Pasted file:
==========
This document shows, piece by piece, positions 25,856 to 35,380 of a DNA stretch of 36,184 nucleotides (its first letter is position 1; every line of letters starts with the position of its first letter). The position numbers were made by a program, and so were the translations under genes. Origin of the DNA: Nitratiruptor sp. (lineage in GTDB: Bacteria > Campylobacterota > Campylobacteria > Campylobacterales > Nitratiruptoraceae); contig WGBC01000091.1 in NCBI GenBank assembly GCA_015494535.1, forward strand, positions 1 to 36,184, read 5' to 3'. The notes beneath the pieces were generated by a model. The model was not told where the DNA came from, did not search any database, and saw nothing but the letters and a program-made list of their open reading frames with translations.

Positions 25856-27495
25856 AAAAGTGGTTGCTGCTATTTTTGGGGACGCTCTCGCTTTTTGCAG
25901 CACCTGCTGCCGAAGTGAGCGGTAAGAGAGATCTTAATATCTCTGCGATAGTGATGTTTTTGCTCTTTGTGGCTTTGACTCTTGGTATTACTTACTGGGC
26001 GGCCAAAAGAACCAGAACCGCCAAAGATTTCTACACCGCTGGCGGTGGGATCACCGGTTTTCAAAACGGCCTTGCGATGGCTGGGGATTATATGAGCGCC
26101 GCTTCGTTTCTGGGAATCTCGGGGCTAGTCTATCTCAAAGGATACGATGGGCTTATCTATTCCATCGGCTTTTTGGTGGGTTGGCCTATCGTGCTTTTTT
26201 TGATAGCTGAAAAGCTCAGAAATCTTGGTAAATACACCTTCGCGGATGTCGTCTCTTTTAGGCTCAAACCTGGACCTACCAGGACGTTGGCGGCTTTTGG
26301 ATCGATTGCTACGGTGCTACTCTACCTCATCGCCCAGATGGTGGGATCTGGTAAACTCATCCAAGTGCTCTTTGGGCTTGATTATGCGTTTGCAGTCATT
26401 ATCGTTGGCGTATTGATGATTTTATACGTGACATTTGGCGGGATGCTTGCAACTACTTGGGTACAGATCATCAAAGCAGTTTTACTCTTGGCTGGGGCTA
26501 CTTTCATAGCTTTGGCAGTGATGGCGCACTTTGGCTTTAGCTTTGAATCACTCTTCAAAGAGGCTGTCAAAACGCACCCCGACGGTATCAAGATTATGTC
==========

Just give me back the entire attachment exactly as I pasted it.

This document shows, piece by piece, positions 25,856 to 35,380 of a DNA stretch of 36,184 nucleotides (its first letter is position 1; every line of letters starts with the position of its first letter). The position numbers were made by a program, and so were the translations under genes. Origin of the DNA: Nitratiruptor sp. (lineage in GTDB: Bacteria > Campylobacterota > Campylobacteria > Campylobacterales > Nitratiruptoraceae); contig WGBC01000091.1 in NCBI GenBank assembly GCA_015494535.1, forward strand, positions 1 to 36,184, read 5' to 3'. The notes beneath the pieces were generated by a model. The model was not told where the DNA came from, did not search any database, and saw nothing but the letters and a program-made list of their open reading frames with translations.

Positions 25856-27495
25856 AAAAGTGGTTGCTGCTATTTTTGGGGACGCTCTCGCTTTTTGCAG
25901 CACCTGCTGCCGAAGTGAGCGGTAAGAGAGATCTTAATATCTCTGCGATAGTGATGTTTTTGCTCTTTGTGGCTTTGACTCTTGGTATTACTTACTGGGC
26001 GGCCAAAAGAACCAGAACCGCCAAAGATTTCTACACCGCTGGCGGTGGGATCACCGGTTTTCAAAACGGCCTTGCGATGGCTGGGGATTATATGAGCGCC
26101 GCTTCGTTTCTGGGAATCTCGGGGCTAGTCTATCTCAAAGGATACGATGGGCTTATCTATTCCATCGGCTTTTTGGTGGGTTGGCCTATCGTGCTTTTTT
26201 TGATAGCTGAAAAGCTCAGAAATCTTGGTAAATACACCTTCGCGGATGTCGTCTCTTTTAGGCTCAAACCTGGACCTACCAGGACGTTGGCGGCTTTTGG
26301 ATCGATTGCTACGGTGCTACTCTACCTCATCGCCCAGATGGTGGGATCTGGTAAACTCATCCAAGTGCTCTTTGGGCTTGATTATGCGTTTGCAGTCATT
26401 ATCGTTGGCGTATTGATGATTTTATACGTGACATTTGGCGGGATGCTTGCAACTACTTGGGTACAGATCATCAAAGCAGTTTTACTCTTGGCTGGGGCTA
26501 CTTTCATAGCTTTGGCAGTGATGGCGCACTTTGGCTTTAGCTTTGAATCACTCTTCAAAGAGGCTGTCAAAACGCACCCCGACGGTATCAAGATTATGTC